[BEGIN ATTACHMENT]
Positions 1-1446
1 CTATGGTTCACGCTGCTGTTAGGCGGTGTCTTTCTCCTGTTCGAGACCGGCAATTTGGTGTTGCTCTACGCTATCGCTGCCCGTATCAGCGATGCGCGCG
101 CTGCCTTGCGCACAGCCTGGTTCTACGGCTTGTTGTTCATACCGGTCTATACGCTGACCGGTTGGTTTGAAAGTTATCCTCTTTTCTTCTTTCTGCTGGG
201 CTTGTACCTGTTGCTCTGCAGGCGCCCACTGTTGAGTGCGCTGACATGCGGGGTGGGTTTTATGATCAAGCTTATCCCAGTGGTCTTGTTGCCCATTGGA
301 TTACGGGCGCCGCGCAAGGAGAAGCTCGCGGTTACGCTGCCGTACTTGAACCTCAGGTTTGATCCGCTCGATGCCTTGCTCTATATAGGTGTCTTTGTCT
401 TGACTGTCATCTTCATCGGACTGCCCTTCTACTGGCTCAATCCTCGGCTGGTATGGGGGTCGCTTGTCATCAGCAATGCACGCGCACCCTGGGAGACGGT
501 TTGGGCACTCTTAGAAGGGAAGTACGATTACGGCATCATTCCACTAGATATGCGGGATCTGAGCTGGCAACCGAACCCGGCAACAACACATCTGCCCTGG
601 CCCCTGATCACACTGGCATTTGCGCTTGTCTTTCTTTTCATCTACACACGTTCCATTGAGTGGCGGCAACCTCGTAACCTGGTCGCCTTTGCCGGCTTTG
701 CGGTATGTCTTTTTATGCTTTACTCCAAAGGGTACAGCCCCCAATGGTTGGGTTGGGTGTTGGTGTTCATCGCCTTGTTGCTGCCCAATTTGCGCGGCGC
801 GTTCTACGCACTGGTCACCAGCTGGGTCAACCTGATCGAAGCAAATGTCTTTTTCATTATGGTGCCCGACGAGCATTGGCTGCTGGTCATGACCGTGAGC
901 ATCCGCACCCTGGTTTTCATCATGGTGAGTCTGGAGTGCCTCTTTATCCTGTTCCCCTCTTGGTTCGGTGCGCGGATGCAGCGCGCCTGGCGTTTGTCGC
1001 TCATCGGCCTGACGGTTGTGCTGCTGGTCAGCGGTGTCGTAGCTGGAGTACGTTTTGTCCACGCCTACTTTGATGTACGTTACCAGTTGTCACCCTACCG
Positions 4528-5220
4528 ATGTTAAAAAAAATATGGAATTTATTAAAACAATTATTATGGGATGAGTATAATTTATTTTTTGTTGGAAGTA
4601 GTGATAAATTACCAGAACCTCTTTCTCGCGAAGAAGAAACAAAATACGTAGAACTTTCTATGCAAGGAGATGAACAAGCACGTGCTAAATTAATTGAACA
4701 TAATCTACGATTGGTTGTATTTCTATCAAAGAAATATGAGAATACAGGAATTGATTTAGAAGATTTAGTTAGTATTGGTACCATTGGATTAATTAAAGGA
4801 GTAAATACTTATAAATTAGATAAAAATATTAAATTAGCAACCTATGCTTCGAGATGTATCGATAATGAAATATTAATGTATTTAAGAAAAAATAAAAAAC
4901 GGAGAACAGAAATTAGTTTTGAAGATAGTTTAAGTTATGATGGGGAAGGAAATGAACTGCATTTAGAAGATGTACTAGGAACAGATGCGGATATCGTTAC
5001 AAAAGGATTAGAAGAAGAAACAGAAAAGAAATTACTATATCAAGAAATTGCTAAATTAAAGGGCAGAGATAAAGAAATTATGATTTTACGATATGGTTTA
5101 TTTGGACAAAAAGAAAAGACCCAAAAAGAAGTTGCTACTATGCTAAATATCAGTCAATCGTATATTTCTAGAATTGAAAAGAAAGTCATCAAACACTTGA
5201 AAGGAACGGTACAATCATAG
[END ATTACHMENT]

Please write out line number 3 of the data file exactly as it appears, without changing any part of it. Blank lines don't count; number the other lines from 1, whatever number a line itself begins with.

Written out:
101 CTGCCTTGCGCACAGCCTGGTTCTACGGCTTGTTGTTCATACCGGTCTATACGCTGACCGGTTGGTTTGAAAGTTATCCTCTTTTCTTCTTTCTGCTGGG